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Vision Mātauranga: An Intro for Foreigners

According to an Early Career Researcher Discussion Paper put together by the ECR Forum of Royal Society Te Apārangi, up to 56% of early career researchers in NZ are born overseas, with 41% having lived in New Zealand for fewer than five years. As someone who was born overseas myself, I have really enjoyed my learning journey in this space and want to share a few of my go-to resources with you as you start to learn more about the concept of Vision Mātauranga.

I have seen some incredible collaborations formed with really impactful outcomes for Māori and non-Māori alike as a direct result of grant applications that had strong, authentic partnerships. As explained in Rauika Māngai - the aim is to empower Māori knowledge, empower Māori people, and empower Māori resources "to help the science sector leap to higher levels of science excellence and success, depending on how well it is implemented."

Some inspiration is in this video from the Health Research Council (HRC):

The HRC have their Māori Health Advancement Guidelines that give clear thinking on possible ways to collaborate when co-designing research.

"Māori health advancement can be achieved through multiple stages of research, from developing research questions, design and methodology, through to outcomes, dissemination, and capacity-building. Advancements can occur in many diverse ways, for example:

• By impacting individuals, whānau, communities, and organisations

• Through meaningful engagement and relationship building

• Through the development of relevant knowledge

• Through the transformation of health services or policies

• By strengthening the health research workforce and leadership

• By improving health and health research literacy"

So, where do you start? This video by Dr Willy-John Martin has some great first steps.

Give yourself lots of time to learn, be guided, and seek advice. If you are affiliated with an NZ University, for example, contact their Kaiārahi Rangahau Māori for an appointment to discuss your research and possible first steps to collaborate and develop positive opportunities and impacts for, with and by Māori.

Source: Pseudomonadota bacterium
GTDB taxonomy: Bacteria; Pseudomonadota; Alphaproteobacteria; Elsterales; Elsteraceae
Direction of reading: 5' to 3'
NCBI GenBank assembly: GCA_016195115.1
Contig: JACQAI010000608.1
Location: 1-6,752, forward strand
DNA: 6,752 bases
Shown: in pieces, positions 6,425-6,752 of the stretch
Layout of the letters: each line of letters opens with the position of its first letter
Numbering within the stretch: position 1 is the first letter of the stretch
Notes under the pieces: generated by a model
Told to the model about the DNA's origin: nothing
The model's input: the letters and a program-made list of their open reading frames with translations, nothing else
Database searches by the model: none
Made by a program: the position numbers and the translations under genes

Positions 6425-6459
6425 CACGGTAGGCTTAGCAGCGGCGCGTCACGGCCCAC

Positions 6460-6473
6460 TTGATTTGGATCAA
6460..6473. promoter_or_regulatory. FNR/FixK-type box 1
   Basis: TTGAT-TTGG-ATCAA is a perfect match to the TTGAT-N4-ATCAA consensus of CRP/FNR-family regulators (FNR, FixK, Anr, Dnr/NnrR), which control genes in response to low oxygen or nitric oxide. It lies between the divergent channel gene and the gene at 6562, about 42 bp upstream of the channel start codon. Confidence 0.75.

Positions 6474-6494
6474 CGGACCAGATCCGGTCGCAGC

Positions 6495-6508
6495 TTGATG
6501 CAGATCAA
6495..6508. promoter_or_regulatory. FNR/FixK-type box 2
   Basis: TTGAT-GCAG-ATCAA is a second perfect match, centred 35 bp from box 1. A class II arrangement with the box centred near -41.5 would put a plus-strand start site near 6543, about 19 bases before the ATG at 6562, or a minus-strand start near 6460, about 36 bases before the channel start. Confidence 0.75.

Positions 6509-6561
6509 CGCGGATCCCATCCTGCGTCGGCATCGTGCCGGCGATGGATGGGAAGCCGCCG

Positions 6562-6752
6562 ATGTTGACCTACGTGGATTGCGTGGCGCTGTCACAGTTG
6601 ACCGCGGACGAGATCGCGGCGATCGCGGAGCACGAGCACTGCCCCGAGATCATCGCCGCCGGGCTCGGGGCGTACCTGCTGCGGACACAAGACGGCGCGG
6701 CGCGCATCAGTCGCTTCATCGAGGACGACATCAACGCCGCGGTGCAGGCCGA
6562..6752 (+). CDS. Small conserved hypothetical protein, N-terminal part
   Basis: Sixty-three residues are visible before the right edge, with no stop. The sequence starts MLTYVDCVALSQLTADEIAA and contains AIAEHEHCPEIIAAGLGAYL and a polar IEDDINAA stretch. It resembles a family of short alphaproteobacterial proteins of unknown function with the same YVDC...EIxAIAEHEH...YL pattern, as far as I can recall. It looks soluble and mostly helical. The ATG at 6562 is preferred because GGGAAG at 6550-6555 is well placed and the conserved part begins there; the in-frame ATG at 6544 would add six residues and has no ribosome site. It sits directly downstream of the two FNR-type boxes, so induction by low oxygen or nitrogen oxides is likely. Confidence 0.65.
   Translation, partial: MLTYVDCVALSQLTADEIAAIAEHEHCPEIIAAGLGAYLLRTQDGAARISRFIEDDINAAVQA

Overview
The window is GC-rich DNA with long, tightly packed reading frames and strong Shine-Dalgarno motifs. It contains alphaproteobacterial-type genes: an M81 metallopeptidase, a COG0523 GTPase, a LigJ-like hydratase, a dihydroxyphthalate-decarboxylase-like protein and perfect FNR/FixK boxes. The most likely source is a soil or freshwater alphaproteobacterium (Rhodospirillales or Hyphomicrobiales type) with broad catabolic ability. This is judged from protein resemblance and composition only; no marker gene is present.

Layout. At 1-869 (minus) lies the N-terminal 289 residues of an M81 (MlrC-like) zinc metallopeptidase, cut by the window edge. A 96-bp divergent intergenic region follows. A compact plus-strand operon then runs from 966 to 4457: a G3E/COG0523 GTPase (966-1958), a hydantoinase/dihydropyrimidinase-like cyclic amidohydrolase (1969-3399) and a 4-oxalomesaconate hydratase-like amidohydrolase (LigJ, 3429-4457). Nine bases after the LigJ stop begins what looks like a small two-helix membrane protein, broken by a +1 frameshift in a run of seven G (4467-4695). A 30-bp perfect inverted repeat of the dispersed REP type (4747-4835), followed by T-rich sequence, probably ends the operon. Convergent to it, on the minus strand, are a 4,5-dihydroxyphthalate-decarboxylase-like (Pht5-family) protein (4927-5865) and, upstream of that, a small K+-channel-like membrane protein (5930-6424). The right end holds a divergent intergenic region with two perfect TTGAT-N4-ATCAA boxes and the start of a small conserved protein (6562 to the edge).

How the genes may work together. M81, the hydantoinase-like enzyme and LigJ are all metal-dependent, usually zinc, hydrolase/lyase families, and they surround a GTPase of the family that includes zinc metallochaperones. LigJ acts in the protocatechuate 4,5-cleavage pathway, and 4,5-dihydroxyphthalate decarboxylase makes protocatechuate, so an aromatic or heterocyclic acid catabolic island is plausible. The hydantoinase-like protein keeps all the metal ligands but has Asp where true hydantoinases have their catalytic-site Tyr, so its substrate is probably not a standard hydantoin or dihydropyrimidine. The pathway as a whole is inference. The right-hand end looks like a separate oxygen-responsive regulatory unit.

Take courses - I've really appreciated courses I have been on covering topics such as Te Tiriti, beginner courses (and even apps) in Te Reo Māori, tikanga, basic introductions, greetings, karakia and waiata. Educate yourself.

Talk to your supervisor or others in your department to learn how they strive for meaningful collaboration and partnership with Māori. All of this needs time to be done well - so respect the long-term opportunity inherent in developing mutually beneficial relationships and don't try to collaborate just for a grant deadline, for example (especially if the deadline is just around the corner).

Co-design with intention - remember this advice from the Rauika Māngai:

"Māori communities are contending with a range of issues of their own, so it is unrealistic for a researcher to come along and ask if they want to work on climate change, biodiversity, or any other ecological project. The best approach is to try to learn about the current and historic issues a Māori community is facing, from their point of view, and only start bringing research into their world when appropriate."

“I know they’re dealing with a raft of issues […] You cannot just turn up tomorrow and say, ‘let’s just drop all that stuff and we’ll work on a science project around stream health’. We have to embed what we do inside of what these communities are struggling with.”

This goes without saying (hopefully), but when collaboration has been identified, professional practices must be ensured - this includes having your collaborators named as a co-investigators on the application, appropriate salary reimbursement (and any consumable/travel costs) included in the budget, and provisions included to ensure protection of their IP to ensure that Māori culture and traditional knowledge is recognised and respected. Consult with your University Kaiārahi Rangahau Māori for advice and guidance here.

Check out the below for more ideas - and share your go-to resources in the forum.


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